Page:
The school hall is filled with young people, but you could hear a pin drop. We are at King David School in Victory Park, introducing the most amazing man who has come all the way from Tel Aviv to tell his life story. He was invited by the Johannesburg Holocaust and Genocide Centre, the Sylt Foundation and the Goethe-Institut and is in South Africa for the very first time.
Shlomo (Sally) Perel is 94 years old. Born a German Jew, his life was determined by the rise and horrendous crimes of Nazi Germany. Sally’s story of survival is extraordinary. He survived in the skin of the enemy, in an elitist Nazi school in which the most promising boys from the Hitler Youth were prepared to become leaders of the thousand-year Reich.
There is a jovial youthfulness and energy around Sally Perel – innocence as well. The generosity with which he shares his life story is rooted in a deeply felt humanity and his ability to love and embrace even those who reject him. While he is speaking and answering questions, there is an atmosphere of sharing, of compassion, that emanates from this humble man and extends to the excited young people.
Sally Perel was born in North Germany in 1925 into a Jewish family. After the Nazi party started pogroms against Jewish citizens, they fled to Poland where they were trapped when Nazi Germany invaded in 1939. The family was forced into the ghetto of Lodz, and it was agreed that he and his elder brother would flee to the east to Russia. Sally could not imagine that he was seeing his parents for the last time. Their parting words became their legacy. A contradictory one. His father told him: ‘Shlomo, never forget who you are, that you are a Jew’, while his mother told him ‘My son, no matter what happens, you must stay alive.’ Two messages that fought within him throughout the following years. To survive, he suppressed his father’s will. Sally landed in a Russian orphanage, and became a communist. This intermezzo ended in 1941 when the Germans invaded Russia. He was captured and queued with other prisoners while Nazi officers walked down the line. Everyone identified as a Jew was shot. Sally managed to bury his papers in the sand and claimed to be an ethnic German.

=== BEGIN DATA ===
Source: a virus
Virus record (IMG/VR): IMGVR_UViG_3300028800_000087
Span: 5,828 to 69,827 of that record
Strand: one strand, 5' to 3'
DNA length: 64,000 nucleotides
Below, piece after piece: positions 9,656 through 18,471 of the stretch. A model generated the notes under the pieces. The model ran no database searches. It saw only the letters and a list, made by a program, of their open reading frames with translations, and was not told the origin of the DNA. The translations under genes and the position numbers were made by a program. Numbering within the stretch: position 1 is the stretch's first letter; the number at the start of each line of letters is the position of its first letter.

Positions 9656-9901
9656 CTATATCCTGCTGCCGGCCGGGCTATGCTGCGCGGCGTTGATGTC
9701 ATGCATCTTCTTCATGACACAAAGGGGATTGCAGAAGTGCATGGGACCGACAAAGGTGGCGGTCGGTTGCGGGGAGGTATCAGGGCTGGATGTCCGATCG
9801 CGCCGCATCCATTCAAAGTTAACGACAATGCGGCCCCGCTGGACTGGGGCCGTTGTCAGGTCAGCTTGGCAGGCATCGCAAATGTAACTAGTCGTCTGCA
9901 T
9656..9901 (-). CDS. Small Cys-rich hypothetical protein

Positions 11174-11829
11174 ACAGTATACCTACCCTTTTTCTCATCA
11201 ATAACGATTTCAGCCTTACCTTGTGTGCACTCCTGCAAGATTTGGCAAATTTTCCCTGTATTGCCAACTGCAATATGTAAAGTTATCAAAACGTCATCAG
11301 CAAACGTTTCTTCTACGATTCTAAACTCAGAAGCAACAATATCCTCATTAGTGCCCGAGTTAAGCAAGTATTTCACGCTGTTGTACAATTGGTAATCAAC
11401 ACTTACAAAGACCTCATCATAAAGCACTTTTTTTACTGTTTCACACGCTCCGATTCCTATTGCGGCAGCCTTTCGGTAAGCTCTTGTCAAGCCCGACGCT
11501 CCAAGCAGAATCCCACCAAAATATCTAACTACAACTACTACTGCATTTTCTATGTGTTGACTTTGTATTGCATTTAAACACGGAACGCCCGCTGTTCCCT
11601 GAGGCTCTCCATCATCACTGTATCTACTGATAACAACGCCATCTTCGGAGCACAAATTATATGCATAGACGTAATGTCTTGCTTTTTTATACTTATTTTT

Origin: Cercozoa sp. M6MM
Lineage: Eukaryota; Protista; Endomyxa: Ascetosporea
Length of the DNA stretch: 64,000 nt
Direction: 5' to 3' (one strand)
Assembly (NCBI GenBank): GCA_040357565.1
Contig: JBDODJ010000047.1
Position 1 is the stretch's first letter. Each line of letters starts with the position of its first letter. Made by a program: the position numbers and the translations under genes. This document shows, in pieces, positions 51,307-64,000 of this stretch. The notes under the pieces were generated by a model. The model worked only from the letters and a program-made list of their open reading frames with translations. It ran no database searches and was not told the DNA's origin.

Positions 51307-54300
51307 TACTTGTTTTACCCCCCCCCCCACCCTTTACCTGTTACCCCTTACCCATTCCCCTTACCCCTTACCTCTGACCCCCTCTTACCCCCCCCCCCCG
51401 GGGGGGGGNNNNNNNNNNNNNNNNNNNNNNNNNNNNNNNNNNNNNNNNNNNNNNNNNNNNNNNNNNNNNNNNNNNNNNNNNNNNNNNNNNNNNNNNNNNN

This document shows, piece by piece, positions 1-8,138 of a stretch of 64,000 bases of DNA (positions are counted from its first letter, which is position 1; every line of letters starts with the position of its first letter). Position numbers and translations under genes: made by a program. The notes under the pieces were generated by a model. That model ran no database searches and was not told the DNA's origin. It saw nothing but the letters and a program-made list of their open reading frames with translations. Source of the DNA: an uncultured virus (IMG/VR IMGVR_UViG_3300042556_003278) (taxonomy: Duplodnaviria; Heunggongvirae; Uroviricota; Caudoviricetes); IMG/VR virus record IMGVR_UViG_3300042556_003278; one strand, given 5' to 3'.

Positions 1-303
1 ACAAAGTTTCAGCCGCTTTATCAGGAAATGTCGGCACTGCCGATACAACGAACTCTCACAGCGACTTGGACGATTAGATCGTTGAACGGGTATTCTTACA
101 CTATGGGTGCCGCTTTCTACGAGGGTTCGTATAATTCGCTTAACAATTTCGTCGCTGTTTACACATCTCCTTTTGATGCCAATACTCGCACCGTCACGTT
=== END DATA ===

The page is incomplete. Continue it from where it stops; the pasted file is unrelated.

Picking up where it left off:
For reasons he has never understood, the soldiers believed him. When asked what his name was, he said the first German name that came into his head: ‘Josef’. When the soldiers discovered that he was fluent in Polish and Russian, he was welcomed into their unit, given a uniform and employed as a translator. His nickname among his fellows was Jupp. He became popular. Believing that Jupp’s parents had been killed by the Bolsheviks, his army officer, who had no children of his own, wanted to adopt him. He sent him to Germany to attend an elite school for the Hitler Youth.
The school he was sent to was in the city of Braunschweig, very close to his former home town. The three years he spent in that school felt like an eternity to him. The relief of being alive and his fear of discovery constituted Sally/Jupp’s internal war – something you could call an intrapersonal Stockholm syndrome. ‘I became my own enemy. Severe disorientation deeply rooted in my subconsciousness. Sometimes I still react as a Nazi if I see soldiers marching in a film and then Sally speaks out and says, “no, this is not what I do”.’